While Black Panther might not buck the trend in this department, it represents a huge leap forward in other ways and could be one of the most significant cultural events in Hollywood.
Writer-director Ryan Coogler (Fruitvale Station, Creed) brings Chadwick Boseman's T'Challa back to his home country of Wakanda for his coronation as King and take on the mantle of Black Panther following his father's death in Captain America: Civil War.
To tell this story, Coogler has assembled an incredible cast of veterans, rising stars and two "Tolkien" white guys. It is truly an embarrassment of riches that include Oscar winners Forest Whitaker & Lupita N'Yongo, nominees Angela Bassett & Daniel Kayuula and Emmy winner Sterling K. Brown.
It is impossible to overstate how important this moment in cinema could be. To have so many people of colour in the leading roles in a mainstream movie outside of Madea marks a welcome change and not only that, it passes the Bechdel Test with flying colours. The four leading women are all strong, independent queens, warriors, spies and inventors who are not sidelined in a wasted romantic subplot.
All this looks to deliver a bumper box office weekend as the audience, often underserved by Hollywood, come out in force. It's just a shame that the final product doesn't quite live up to the hype, instead coming in around mid-tier Marvel and plays out like a standard superhero origin tale.
The early signs are promising with the first half playing out like a Bond movie with Boseman as the gentlemen spy supplied with Vibranium powered gadgets by his precocious little sister Shuri who is a teenage Q and played with gleeful delight by Letitia Wright. The action jet sets around the globe from a daring robbery in London to a casino shootout and car chase in Busan with Martin Freeman's Everett Ross as Felix Lighter and Ulysses Klaue as the accented, maniacal super villain. Having spent so many years hidden underneath CGI and a motion capture suit, he is clearly relishing the chance to ham it up in front of the camera, and get time for a Hobbit reunion with Bilbo.
The issues come when the action returns to the CG heavy Wakanda and the real plot and villain in the form of Michael B. Jordan's Eric "Killmonger" come to the fore and the film switches from a spy movie to Marvel's version of The Lion King, with a prince battling to regain the throne from an evil relative following the death of his father.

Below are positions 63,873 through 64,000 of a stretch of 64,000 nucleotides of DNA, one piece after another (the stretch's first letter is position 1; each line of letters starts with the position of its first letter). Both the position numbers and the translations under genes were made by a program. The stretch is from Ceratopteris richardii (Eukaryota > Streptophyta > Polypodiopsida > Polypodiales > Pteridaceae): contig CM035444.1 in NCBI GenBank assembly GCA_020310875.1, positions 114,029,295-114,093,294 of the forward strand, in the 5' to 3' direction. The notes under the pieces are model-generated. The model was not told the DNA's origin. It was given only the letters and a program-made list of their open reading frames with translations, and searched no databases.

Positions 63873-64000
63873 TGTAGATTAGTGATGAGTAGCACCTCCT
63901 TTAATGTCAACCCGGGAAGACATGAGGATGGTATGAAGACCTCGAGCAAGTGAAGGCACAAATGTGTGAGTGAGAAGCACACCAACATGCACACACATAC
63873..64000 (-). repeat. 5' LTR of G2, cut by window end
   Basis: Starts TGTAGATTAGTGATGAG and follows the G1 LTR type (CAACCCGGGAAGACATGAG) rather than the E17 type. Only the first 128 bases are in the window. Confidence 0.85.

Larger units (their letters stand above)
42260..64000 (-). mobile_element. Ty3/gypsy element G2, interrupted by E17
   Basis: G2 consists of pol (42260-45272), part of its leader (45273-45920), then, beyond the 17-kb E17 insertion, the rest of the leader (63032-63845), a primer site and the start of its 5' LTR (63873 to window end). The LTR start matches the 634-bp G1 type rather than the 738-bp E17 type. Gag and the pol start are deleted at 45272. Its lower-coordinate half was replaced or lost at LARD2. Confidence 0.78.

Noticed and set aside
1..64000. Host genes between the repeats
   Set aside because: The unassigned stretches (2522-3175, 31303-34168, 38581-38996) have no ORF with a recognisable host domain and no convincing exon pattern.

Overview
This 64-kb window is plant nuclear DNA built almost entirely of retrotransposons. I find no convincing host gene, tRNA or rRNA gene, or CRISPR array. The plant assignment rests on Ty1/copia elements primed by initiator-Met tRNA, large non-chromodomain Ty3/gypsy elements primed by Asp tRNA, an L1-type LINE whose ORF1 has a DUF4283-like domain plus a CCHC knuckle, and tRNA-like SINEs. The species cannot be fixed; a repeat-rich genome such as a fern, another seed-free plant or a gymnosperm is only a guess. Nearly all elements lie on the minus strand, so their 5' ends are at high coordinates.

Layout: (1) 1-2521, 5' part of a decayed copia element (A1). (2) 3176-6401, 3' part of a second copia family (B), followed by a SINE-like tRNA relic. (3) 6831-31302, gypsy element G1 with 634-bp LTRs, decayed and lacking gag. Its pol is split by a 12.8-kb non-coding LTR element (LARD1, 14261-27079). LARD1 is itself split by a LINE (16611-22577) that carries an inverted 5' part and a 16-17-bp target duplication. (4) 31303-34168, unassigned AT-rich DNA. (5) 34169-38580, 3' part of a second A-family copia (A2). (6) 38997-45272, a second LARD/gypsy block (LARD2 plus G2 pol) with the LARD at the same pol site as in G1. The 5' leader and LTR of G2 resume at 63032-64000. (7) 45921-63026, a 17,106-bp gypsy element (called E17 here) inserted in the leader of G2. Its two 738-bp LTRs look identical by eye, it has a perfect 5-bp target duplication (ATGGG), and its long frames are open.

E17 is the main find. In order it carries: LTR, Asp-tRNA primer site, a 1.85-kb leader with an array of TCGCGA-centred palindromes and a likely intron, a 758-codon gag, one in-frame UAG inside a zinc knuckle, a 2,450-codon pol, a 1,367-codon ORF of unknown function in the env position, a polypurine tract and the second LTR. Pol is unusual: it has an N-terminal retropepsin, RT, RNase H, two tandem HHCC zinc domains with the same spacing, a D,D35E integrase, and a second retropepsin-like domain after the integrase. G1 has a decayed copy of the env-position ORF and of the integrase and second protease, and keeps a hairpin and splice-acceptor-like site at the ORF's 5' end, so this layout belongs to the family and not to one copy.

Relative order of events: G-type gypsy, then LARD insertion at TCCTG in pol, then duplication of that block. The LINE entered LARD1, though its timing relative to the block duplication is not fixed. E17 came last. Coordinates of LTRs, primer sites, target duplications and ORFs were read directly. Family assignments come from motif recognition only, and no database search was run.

The central struggle between T'Challa and Killmonger comes from an interesting place in that both want to advance the fortunes of Wakanda albeit from different perspectives and methods. One wants the country to do more through outreach and development while the other wants to provide arms to have communities rise up against their oppressors. This is Boseman's stoic MLK vs Jordan's charasmatic Malcolm X.
At the heart of it is a fascinating struggle but the power is somewhat lost as it descends into a standard Marvel third act which includes a mass CG brawl involving war rhinos, a one-on-one fight that could have been cut straight out of Tron Legacy and story beats right of the original Iron Man playbook.
It might follow the superhero formula but this is a standalone film with very few references to the wider MCU so the casual filmgoer can enjoy it for what it is without worrying too much about how it sets things up for Infinity War.
This is a superhero film straight outta Wakanda but this reviewer has a feline that Black Panther will, like the lion, find it's roar in the future.

3 stars

Thursday, 8 February 2018

Phantom Thread - review

On paper, the design of Phantom Thread suggests a masterpiece. A creation of such exquisite beauty that it could grace the front of cover of Vogue as a work of art.
You have Paul Thomas Anderson. Writer & director of some of the greatest American movies of the last twenty years (Boogie Nights, Magnolia, The Master). And the man who won an Oscar as Daniel Plainview in There Will Be Blood, Daniel Day-Lewis in his final acting performance before retiring.
Only time will tell if this "retirement" is a definitive one or a Steven Soderbergh retirement.